If it passes, legislative bill 517 will allow Nebraskans to have gender–neutral birth certificates, driver’s licenses and Identification cards. This means that instead of a gender on these documents being listed as “male” or “female”, it would display “X”.
There’s already a precedent for the usage of “X” as a gender marker on official documents in the United States. Currently, nineteen states plus the District of Columbia allow for this gender-neutral option on identification documents.
The purpose of the gender–neutral marker is to allow both non–binary (used to describe people who identify outside of the traditional gender binary) and intersex (meaning born with variations in sex characteristics) individuals to have identification that fits with who they are.
State senator Megan Hunt, who introduced LB517, believes that the ability to change legal documents to match a person’s gender is essential. “These documents have to do with somebody’s employment rights, marriage, inheritance, job or education,” said Hunt. “So much of what we do in our lives depends on our identification.”
Hunt also hopes that bills like LB517 could help reduce violence against transgender people. She says that transgender people are often likely to be harassed or assaulted when the name or description on their ID card doesn’t match who they are, and this bill could help change that.
“For their safety, and for the economic growth of Nebraska, it’s very important that people have documents that reflect who they are,” said Hunt.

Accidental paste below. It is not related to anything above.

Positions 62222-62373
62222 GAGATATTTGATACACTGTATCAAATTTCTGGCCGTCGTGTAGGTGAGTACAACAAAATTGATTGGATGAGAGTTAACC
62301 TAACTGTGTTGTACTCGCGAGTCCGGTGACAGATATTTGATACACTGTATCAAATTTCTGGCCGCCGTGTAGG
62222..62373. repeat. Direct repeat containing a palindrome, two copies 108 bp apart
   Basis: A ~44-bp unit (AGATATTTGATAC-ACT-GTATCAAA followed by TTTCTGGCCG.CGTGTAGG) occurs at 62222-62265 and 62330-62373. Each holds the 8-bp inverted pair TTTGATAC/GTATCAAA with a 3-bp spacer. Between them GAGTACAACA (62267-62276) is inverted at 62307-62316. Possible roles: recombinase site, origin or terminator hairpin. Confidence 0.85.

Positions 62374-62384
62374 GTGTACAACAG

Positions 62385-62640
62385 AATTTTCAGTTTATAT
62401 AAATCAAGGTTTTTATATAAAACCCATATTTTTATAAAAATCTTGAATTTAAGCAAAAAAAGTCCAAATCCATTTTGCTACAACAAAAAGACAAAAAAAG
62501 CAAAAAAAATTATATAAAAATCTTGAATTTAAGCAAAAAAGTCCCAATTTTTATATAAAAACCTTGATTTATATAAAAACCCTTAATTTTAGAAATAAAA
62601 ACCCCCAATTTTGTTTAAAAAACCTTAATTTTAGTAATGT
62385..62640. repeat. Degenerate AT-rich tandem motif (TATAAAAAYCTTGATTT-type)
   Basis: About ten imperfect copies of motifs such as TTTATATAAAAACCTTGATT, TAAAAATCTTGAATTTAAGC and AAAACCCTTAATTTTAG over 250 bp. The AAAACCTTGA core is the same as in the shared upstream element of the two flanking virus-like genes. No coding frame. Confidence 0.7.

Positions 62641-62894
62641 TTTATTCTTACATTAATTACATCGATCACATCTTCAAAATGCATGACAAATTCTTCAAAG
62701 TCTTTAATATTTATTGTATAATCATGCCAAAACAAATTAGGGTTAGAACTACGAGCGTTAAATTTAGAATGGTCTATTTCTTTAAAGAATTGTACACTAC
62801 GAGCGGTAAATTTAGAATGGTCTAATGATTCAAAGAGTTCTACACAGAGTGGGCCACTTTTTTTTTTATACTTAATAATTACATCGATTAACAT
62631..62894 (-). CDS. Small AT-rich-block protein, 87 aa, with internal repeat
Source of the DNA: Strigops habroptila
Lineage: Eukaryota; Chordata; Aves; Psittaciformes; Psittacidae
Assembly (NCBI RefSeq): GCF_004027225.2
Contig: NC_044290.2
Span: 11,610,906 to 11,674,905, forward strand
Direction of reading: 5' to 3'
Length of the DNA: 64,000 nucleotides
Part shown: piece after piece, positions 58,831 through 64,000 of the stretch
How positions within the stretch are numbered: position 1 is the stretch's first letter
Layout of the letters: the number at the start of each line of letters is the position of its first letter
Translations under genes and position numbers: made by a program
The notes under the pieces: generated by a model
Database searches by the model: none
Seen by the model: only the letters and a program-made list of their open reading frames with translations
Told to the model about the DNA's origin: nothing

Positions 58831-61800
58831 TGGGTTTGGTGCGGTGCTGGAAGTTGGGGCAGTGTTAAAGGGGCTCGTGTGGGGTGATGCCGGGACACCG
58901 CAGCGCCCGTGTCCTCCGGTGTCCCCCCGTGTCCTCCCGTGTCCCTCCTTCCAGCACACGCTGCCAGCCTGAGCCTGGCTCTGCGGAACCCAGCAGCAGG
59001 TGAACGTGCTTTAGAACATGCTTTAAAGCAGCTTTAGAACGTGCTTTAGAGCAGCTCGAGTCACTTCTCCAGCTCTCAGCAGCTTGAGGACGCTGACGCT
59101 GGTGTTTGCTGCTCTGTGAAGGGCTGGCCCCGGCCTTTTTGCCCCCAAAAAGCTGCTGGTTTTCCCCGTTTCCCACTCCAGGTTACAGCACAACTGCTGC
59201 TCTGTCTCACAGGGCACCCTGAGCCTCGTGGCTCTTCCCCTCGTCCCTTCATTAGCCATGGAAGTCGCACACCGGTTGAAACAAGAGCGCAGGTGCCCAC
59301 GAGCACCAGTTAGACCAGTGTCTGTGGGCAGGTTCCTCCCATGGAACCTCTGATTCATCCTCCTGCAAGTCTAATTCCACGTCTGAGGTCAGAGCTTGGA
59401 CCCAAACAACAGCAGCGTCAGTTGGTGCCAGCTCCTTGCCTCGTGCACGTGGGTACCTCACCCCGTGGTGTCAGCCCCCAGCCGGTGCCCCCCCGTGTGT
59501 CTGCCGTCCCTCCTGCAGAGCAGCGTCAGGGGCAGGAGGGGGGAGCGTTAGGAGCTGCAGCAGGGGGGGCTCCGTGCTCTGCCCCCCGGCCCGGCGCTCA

The actual number of Americans publicly identifying as non-binary has grown significantly in the past few decades, most likely because of increasing social acceptance. This development means there is now a sizable demand for an official gender marker other than male or female on documents.
According to the Pew Research Center, about four in ten US adults say forms should offer more than two gender options. That percentage only increases among the younger generations.
For people who would like to change their gender to unspecified or “X” on a birth certificate, the process laid out by LB517 would require applicants to file a petition to their district court. Upon verifying the truth of petition, the court will order the gender listed on the birth certificate to be changed.
In addition to individual states allowing gender neutral identification, there has also been some push on the national level for similar legislation. California Representative Ro Khanna introduced a bill to the House this February that would create a gender neutral “X” option for US passports.
Even though the Nebraska legislature is majority conservative, Senator Hunt is still fighting for her bill to pass. “There is a lot of ignorance in the legislature about trans people and trans identity. Part of my challenge is to demystify and destigmatize that,” said Hunt. “It’s going to be a heavy lift, but I think the fact that I’m here and making people challenge their own discriminatory beliefs is a good thing.”
Hunt encourages youth who feel strongly about LB517 to reach out to their representatives and share their thoughts.